Human rights lawyer Alayif Hasanov’s disbarment violates his Convention rights
Published: 5 Dec 2018
Alayif Hasanov is one of the courageous Azerbaijani human rights lawyers who has dared to represent imprisoned human rights defenders in criminal cases against them as part of the civil society crackdown. In 2014, he visited one of his clients – renowned human rights defender and activist Leyla Yunus – in a pre-trial detention centre where she told him about her physical and psychological harassment by a cellmate, and the authorities’ failure to protect her. As the prison management ignored his complaints, Alayif Hasanov shared the information about Leyla’s situation online, which was later republished by the media. The next day, the same cellmate sued him for referring to her as a criminal and a smoker, and a recidivist, despite the fact that the latter was added by the media. Alayif was convicted on charges of libel, and was permanently disbarred in July 2016 as a result of the conviction. Following his disbarment, Alayif Hasanov was no longer able to represent Leyla Yunus, and it has also ended completely and indefinitely his ability to practice as a lawyer before domestic courts in Azerbaijan. Having unsuccessfully tried to challenge his disbarment before the Azerbaijani courts, Alayif turned to the European Court of Human Rights in September 2017.
On 5 December 2018, EHRAC filed its further submissions with the Court in reply to the Azerbaijani Government’s observations in this case, arguing that Alayif’s disbarment is arbitrary and politically motivated, and aimed at curtailing his professional activities as a human rights lawyer, as a part of the wider repression of the civil society in the country.
How does Alayif’s disbarment breach his human rights?
Before the domestic courts, Alayif argued that his post online about Leyla’s cellmate referred to well-established facts, and therefore the libel charges upon which his disbarment was based were unjustified (these charges are the subject of a separate case before the European Court). We argue that Alayif’s disbarment was clearly arbitrary, without any judicial oversight. The Azerbaijani Bar Association did not inform Alayif about the meeting where the decision to disbar him was taken, and he was therefore deprived of the opportunity to defend himself, nor did they inform him after the decision had been made. He found out about his own disbarment on a pro-governmental website ‘celebrating’ the news that a ‘traitor’ had been disbarred.
Before the European Court, we argue that his disbarment interferes with his right to professional life (Article 8 of the European Convention on Human Rights (ECHR)), his peaceful enjoyment of possessions (Article 1 of Protocol 1 ECHR) and breaches his right to freedom of expression (Article 10 ECHR); and that the proceedings were politically motivated (Article 18 ECHR). We also challenge the law regulating lawyers’ activities beyond its application to Alayif’s case, arguing that it is formulated in vague terms, provides the Bar Association with substantial discretionary power in deciding sanctions against lawyers, and does not have adequate safeguards. We have requested that, in its judgment, the Court call for Alayif’s license to be restored, and the law’s amendment.
Why is this case significant?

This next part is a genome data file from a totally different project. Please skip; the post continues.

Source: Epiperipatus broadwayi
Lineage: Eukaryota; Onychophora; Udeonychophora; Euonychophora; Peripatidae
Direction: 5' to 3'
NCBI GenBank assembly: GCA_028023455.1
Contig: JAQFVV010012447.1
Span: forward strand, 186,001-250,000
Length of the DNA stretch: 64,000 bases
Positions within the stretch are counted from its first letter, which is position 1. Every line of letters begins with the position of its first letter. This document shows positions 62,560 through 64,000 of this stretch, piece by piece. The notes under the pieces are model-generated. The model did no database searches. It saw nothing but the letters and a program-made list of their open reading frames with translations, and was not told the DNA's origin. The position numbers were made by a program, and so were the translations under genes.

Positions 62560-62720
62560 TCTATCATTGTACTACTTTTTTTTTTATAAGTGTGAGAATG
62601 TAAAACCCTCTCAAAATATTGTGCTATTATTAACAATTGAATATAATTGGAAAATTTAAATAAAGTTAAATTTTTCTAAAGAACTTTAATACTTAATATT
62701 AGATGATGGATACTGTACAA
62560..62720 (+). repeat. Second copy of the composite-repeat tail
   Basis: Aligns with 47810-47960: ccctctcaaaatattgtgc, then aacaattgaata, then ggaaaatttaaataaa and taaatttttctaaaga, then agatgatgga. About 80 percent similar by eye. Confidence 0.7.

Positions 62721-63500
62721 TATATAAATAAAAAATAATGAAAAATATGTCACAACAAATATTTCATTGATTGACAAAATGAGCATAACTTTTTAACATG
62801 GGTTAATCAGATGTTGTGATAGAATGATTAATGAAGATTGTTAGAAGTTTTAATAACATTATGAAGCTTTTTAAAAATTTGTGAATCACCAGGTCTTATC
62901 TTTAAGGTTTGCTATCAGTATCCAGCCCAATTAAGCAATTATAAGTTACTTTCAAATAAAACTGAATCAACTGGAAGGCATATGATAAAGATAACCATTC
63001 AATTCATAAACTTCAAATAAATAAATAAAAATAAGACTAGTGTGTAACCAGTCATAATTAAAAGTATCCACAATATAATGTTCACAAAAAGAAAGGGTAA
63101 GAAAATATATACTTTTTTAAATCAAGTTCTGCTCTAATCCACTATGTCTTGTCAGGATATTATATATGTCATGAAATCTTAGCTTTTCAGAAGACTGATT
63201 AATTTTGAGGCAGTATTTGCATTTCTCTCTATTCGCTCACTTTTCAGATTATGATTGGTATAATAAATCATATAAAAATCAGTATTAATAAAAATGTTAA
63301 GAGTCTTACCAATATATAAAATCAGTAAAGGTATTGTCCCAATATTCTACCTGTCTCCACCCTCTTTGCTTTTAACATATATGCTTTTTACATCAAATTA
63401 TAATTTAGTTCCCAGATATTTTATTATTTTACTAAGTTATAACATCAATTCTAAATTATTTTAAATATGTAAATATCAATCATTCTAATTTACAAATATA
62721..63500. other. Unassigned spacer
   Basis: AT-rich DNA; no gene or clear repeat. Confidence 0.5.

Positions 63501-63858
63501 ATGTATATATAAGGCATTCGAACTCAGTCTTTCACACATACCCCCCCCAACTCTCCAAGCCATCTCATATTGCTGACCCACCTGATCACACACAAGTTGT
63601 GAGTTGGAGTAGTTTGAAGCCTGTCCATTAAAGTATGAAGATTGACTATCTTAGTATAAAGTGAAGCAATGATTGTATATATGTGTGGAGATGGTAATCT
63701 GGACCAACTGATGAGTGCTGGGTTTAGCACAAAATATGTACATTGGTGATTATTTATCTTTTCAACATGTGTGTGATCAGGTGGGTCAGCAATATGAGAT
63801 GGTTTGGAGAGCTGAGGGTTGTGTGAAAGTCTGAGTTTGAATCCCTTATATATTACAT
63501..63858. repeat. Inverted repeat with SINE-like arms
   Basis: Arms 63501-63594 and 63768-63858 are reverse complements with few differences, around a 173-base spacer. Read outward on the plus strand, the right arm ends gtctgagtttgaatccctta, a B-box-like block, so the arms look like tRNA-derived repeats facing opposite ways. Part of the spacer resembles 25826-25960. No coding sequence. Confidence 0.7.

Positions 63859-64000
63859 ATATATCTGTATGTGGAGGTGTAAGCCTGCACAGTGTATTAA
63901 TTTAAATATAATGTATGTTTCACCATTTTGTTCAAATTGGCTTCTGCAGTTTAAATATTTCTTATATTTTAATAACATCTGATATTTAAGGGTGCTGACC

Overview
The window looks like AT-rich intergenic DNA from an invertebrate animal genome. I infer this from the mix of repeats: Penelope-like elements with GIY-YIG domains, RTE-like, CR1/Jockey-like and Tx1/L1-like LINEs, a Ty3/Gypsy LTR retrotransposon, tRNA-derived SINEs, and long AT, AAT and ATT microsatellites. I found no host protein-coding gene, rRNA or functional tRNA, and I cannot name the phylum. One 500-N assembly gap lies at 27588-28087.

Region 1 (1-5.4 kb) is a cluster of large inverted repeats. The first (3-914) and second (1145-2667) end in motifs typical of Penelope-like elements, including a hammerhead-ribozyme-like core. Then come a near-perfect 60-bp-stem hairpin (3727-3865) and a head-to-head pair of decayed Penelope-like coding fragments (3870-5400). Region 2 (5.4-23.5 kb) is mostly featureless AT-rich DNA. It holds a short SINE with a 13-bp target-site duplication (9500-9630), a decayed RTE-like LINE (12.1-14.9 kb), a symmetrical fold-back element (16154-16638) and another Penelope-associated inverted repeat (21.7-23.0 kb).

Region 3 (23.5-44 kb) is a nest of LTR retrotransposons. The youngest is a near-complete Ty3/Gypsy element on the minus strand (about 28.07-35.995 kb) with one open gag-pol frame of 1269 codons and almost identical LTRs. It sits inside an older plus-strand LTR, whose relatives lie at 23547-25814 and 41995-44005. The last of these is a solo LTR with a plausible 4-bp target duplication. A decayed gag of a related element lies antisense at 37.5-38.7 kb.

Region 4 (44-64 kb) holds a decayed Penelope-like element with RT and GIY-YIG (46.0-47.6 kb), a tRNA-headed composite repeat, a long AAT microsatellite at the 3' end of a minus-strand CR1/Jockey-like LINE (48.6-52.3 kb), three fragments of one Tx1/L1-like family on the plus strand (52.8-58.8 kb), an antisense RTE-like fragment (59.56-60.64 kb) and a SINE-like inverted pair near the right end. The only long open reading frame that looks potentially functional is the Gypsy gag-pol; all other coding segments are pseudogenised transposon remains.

Over the last few years, the legal profession has become the target of repressive measures by the State, which seem aimed at restricting lawyers’ ability to take on ‘sensitive’ cases, especially those concerning human rights violations. In autumn 2017, the Azerbaijani parliament approved a package of amendments to legislation governing the legal profession, essentially prohibiting those who are not members of the Azerbaijani Bar Association from representing clients domestically. In the context of Azerbaijan, where the Bar Association is a highly-politicised body under state influence, this has all but decimated the ability of human rights lawyers to take cases. The targeting of the legal profession is the most recent manifestation of the Government’s crackdown on dissenting opinion over the last five years. Since 2014, the Azerbaijani authorities have ramped up efforts to stifle critical voices and dissent, including journalists and media outlets, human rights defenders and civil society organisations. Many of the few lawyers who dare defend them – Khalid Bagirov, Yalchin Imanov and Intigam Aliyev – have been subjected to warnings, suspension of their licenses, disbarment or otherwise supressed, which has led to their removal from legal defence teams of the victims.
In September 2018, the European Court ruled that the arrest and detention of Intigam Aliyev – one of the most well-known human rights lawyers in Azerbaijan – was aimed at punishing him for his human rights activism. It ruled that Azerbaijan must take action to address the repression of human rights defenders, stating that:
“the necessary general measures to be taken by the respondent State must focus, as a matter of priority, on the protection of critics of the government, civil society activists and human-rights defenders against arbitrary arrest and detention. The measures to be taken must ensure the eradication of retaliatory prosecutions and misuse of criminal law against this group of individuals and the non‑repetition of similar practices in the future”.
Alayif’s case will contribute to the growing body of jurisprudence from the European Court calling on Azerbaijan to urgently address its treatment of those who criticise – implicitly or explicitly – the authorities.